Chanticleer: An Orchestra of Voices

‘It was like love traveling through space,’ said Eric Brenner, one of three sopranos, of the internationally renowned Chanticleer choir’s Friday, May 25 performance, ‘An Orchestra of Voices.’
Having established itself as one of America’s premier vocal ensembles, Chanticleer entered the UC Irvine Barclay Theatre for one night to perform several choral pieces under the theme ‘Love’s Messengers.’ Founded in 1978, the San Francisco all-male a cappella vocal orchestra Chanticleer derives its exceptional name from the ‘clear singing rooster’ in Geoffrey Chaucer’s ‘The Canterbury Tales.’
The group is composed of 12 voices: one bass, two baritones, three tenors, three altos and three sopranos. They have earned a positive reputation and considerable fame for their beautiful a cappella voices, ranging from early chant to Renaissance music, and from jazz to Broadway standards. Chanticleer’s newest recording, ‘And on Earth, Peace: A Chanticleer Mass,’ was written to celebrate the life of Chanticleer’s founder, Louis Botto, on the 10th anniversary of his death.
Winners of the 2000 Grammy Award for best small ensemble performance, Chanticleer began their show with a song written by Gerald Finzi titled ‘My Spirit Sang All Day.’ The song had seven parts, including settings of poetry, and was an ecstatic declaration of the joy wrought by love. Following the piece was ‘Veni Sponsa Christi’ by Giovanni da Palestrina (1525-1594) and ‘Epithalame’ by Jean Yves Daniel-Lesur (1908-2002). Both of these works were sung in Latin, and were highly appreciated by the audience.
Chanticleer has performed at the Barclay Theatre for the last four years and has produced 28 recordings, including a variety of Christmas carols and pieces by an impressive array of other well-known composers and arrangers.
The singers also performed from one of their most highly acclaimed works, ‘Village Wedding,’ which describes a village wedding in Greece written as a series of musical and verbal images. John Tavener wrote this piece in 1992 for the Vale of Glamorgan Festival and delivered its first premier performance by the Hilliard Ensemble in 1995.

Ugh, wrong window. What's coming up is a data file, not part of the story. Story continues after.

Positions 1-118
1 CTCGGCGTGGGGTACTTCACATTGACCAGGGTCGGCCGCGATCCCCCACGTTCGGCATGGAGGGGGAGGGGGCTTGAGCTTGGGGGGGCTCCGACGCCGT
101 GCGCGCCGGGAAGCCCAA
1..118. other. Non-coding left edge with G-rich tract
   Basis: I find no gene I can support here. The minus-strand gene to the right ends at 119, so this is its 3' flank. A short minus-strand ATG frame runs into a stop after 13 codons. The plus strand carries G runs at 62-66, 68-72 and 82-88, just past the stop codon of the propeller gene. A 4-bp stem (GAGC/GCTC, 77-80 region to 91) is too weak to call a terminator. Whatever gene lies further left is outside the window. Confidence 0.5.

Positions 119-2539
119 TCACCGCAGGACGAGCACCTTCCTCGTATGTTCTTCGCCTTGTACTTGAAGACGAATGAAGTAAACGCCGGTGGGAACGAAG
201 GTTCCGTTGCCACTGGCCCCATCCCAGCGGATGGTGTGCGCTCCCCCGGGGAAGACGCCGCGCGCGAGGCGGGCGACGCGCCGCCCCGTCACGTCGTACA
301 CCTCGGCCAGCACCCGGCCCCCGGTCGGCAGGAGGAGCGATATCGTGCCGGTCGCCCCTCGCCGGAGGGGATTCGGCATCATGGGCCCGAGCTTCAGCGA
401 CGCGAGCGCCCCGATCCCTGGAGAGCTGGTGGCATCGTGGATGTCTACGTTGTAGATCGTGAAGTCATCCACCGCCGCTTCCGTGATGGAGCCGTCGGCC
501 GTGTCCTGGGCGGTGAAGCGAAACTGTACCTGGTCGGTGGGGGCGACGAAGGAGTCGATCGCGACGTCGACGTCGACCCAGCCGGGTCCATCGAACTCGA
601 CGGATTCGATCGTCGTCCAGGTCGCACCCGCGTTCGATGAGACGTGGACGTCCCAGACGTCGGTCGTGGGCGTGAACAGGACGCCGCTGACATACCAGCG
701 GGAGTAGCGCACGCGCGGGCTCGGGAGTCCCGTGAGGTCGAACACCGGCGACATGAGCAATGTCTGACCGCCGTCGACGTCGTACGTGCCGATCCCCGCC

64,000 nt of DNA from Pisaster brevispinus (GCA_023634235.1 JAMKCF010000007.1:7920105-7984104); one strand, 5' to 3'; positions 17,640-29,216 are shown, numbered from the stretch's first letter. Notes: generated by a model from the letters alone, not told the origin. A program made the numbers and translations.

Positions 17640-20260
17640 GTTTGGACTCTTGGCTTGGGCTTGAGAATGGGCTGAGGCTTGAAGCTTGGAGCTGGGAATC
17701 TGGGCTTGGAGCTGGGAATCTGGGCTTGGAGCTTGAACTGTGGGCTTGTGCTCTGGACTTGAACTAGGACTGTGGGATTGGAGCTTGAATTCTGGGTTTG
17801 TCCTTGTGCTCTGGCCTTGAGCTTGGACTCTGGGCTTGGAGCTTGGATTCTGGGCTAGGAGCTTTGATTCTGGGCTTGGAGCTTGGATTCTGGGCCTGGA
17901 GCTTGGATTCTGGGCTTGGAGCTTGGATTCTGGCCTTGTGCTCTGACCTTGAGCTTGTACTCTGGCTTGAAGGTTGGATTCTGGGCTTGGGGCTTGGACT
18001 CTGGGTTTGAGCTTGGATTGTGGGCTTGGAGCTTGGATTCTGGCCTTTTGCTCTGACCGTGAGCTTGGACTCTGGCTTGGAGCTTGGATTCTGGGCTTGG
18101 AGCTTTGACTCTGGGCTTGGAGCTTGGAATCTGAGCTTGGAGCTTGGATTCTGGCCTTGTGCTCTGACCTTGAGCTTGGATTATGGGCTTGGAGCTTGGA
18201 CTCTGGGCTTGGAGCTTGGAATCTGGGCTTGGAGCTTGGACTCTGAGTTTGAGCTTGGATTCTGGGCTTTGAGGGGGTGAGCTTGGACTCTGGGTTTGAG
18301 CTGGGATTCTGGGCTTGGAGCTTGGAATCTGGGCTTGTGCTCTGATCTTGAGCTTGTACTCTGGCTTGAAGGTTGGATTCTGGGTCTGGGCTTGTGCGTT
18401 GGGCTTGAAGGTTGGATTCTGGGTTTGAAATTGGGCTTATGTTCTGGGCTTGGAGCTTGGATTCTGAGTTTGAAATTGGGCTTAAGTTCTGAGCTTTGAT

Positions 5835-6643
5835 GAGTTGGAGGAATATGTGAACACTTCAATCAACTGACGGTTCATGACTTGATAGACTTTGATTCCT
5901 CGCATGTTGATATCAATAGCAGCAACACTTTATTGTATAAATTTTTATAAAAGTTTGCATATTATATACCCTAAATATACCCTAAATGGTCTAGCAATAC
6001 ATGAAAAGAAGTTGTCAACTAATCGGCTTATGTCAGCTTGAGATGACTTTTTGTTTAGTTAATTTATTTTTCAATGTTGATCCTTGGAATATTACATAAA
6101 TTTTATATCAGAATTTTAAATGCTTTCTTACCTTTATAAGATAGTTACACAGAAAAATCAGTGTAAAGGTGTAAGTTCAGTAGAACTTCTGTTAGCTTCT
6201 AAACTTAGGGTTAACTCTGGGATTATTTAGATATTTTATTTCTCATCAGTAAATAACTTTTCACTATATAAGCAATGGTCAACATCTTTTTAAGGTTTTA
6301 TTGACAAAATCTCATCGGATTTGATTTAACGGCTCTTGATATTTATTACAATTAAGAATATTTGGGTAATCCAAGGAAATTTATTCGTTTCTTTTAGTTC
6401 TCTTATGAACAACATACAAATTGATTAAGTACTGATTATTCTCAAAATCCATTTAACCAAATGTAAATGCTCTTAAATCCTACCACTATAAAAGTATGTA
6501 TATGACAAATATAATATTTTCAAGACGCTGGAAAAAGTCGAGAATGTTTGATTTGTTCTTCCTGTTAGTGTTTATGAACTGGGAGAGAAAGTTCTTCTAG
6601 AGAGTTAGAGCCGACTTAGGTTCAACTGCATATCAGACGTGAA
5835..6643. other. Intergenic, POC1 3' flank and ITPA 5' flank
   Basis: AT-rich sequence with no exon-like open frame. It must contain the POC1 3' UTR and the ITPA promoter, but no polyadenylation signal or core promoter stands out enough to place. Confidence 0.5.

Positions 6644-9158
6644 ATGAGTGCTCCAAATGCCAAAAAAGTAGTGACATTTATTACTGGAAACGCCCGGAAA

‘Nachtwache No. 1’ by Johannes Brahms, was among other favorite works performed, as well as ‘To Be Sung of a Summer Night on the Water’ by Frederick Delius (1862-1934) both of which depict the intimacy of the Renaissance madrigal.
Many have argued that Chanticleer’s voices are among the most versatile, virtuoso singers in the world today.
‘If you just close your eyes and listen to their deeply ingratiating sound, [it] feels as though they are actually standing right next to you,’ said first-year Japanese and international studies major Ming-Iun Hsieh. ‘The range, control, flexibility and power these singers possessed are simply breathtaking.’
The ensemble’s infallible sense of pitch and tight focus on their keenly expressive voiced throughout the concert has shown why they remain one of the top vocal groups in the United States today.
The London Daily Telegraph once wrote, ‘In everything Chanticleer does, you can only marvel at the amount of work that must have gone into producing such ease of execution and such glorious evening of entertainment.’
Whether you are a huge fan of the Baroque or just love good music, a Chanticleer concert at the Barclay is definitely a must-see for all backgrounds and levels of music appreciation.